The Appalachian Trail trail stretches from Georgia to Maine and covers some of the most breathtaking terrain in America - majestic mountains, silent forests, sparking lakes. If you’re going to take a hike, it’s probably the place to go. And Bill Bryson is surely the most entertaing guide you’ll find. He introduces us to the history and ecology of the trail and to some of the other hardy (or just foolhardy) folks he meets along the way - and a couple of bears. Already a classic, A Walk in the Woods will make you long for the great outdoors (or at least a comfortable chair to sit and read in).
©1999 Bill Bryson (P)2012 Random House Audio
"Short of doing it yourself, the best way of escaping into nature is to read a book like A Walk in the Woods." (The New York Times)
"A terribly misguided, and terribly funny tale of adventure.... The yarn is choke-on-your-coffee funny." (The Washington Post)
"Bill Bryson could write an essay about dryer lint or fever reducers and still make us laugh out loud." (Chicago Sun-Times)
The book was funny but yet serious and very educational. Makes you want to get out in Nature in these United States and see it all.
I like Bryson's books, and I much prefer them unabridged. Funny if you don't mind the occasional potty humor or the general absence of well-rounded women, but I do enjoy these.
McQuay is okay, but he occasionally gets a word wrong (the lemon pie is "viscous," but he says "vicious," or puts the emphasis on the wrong word in a way that changes the meaning of a sentence. This bothers me, as does his monotone rendering of Katz.
this is one of the best story books I've heard. the author blends historical sites with adventure stories and keeps your interest. my only discomfort came from the seeming persistent view that man is destroying the world. I love nature as much as the next person but I'm order to live in the comfort we enjoy in our daily lives, the nature around us must change at our hand. one must fall trees in order to build houses and furniture. to the author I would say, tell your story, and mention the environmental issue, but don't dwell on them in your book. still...great read.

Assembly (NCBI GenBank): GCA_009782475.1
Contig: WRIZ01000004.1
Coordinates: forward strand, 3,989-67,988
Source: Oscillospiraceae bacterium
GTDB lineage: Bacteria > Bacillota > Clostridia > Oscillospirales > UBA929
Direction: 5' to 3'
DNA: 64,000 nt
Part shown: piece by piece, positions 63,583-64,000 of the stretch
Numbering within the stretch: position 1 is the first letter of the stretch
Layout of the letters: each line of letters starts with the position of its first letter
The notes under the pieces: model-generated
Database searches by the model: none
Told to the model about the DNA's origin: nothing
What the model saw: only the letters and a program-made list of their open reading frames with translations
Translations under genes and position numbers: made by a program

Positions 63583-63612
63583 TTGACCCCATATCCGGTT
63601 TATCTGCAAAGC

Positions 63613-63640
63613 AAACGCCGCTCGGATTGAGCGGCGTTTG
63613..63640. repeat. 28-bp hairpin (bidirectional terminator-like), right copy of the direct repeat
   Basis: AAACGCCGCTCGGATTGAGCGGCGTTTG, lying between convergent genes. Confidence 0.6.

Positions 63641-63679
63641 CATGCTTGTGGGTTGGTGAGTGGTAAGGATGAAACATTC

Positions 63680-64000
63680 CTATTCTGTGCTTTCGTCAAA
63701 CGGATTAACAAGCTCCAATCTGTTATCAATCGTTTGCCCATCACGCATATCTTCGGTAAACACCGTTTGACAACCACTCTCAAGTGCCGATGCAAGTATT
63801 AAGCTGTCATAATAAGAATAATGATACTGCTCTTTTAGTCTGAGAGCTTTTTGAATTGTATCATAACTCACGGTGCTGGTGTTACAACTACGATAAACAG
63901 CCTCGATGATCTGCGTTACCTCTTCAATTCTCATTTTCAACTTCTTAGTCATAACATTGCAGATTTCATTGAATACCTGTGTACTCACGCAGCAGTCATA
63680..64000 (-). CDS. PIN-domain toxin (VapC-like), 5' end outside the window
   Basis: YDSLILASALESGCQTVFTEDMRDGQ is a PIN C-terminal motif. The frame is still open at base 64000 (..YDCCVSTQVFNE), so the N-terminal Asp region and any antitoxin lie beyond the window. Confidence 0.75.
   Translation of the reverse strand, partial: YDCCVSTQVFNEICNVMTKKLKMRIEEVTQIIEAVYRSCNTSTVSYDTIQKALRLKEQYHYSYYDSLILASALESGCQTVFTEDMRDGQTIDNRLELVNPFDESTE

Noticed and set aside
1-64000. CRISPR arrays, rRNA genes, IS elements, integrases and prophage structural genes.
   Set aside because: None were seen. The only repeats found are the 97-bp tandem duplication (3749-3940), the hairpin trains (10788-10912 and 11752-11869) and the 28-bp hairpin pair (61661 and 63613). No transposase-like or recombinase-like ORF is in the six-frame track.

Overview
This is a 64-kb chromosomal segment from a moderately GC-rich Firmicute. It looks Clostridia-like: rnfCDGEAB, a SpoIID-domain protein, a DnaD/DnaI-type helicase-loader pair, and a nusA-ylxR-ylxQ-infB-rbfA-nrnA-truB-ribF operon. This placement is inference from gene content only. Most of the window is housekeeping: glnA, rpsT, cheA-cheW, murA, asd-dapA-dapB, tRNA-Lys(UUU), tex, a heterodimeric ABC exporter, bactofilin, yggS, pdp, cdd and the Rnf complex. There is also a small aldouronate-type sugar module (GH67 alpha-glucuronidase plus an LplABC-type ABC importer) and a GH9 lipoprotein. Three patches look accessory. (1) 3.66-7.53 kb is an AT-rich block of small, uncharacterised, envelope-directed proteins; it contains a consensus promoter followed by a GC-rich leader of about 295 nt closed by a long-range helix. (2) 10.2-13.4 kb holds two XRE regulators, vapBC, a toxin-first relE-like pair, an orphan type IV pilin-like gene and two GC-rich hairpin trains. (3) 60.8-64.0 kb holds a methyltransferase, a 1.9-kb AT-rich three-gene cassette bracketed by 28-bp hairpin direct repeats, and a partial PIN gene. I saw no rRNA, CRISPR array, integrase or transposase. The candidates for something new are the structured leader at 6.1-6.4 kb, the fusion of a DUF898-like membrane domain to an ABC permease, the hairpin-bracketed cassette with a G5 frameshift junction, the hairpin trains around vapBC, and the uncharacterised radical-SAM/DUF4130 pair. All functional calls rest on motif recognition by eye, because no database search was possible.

This is a great story about 2 men who are way out of their element.
I love seeing the world through Bill Bryson's eyes. His observations about life are brilliant.
I used to have this book on CDs. I am still on the lookout for this original version. It was unabridged and read by the author. There is always something special about a book read by the author but with Bill Bryson it is a must. 90% of the story is is perfectly expressive voice. The entertainment value of him reading is tremendous! This book was ruined by someone else reading. I was so disappointed I couldn't listen. This is not the book I wanted to hear.
A friend gave me a copy of the paperback version, which I started and was thoroughly enjoying, but I have three children, so I was having trouble finding time to sit and read. About halfway through, I broke down and bought the audiobook, and I'm glad I did. I really liked the narrator, and the voices he used for different characters; especially his voice for Katz.
The story itself was also engaging. There were several times I broke into sudden laughter while listening out in public. I loved reading/listening about the preparation that went into their trek, as well as the people they came across on the trail. Bryson also goes into detail about the history of many towns or geographical places of interest adjacent to the trail, which I found fascinating.
All in all, this is a good book, and it is worthy of your credit and time. I'm going to read his book about the time he spent on a walkabout in Australia next.
I am a "novice" reader and audio books give me the opportunity to learn and grow while still getting the rest of life taken care of. So take this with a grain of salt.
This book gave incredible insight to the geographical, biographical, historical, political, societal and more scientific aspects that have effected the wilderness. Amazing in that regard but also a downer. I ended this book feeling like humans are a blithe on the world and there is no amount of compassion or realization that will stop the destruction until everything in the wild is wiped out.
I enjoyed the narrator. He was a good choice for this book.
A mostly believable tale of two oddly-coupled hikers hiking the Appalachian Trial (at least some of it). I enjoyed the witty dialogue and funny situations of these two hikers. The narrative alternates between the hiker story and chapters on various topics, related (if only remotely) to hiking. This book started nice but then changed into something more like a magazine with off-topic articles. To me these off-topic articles did not incorporate well with the main story. I probably would have appreciated the abridged version of this book much better.
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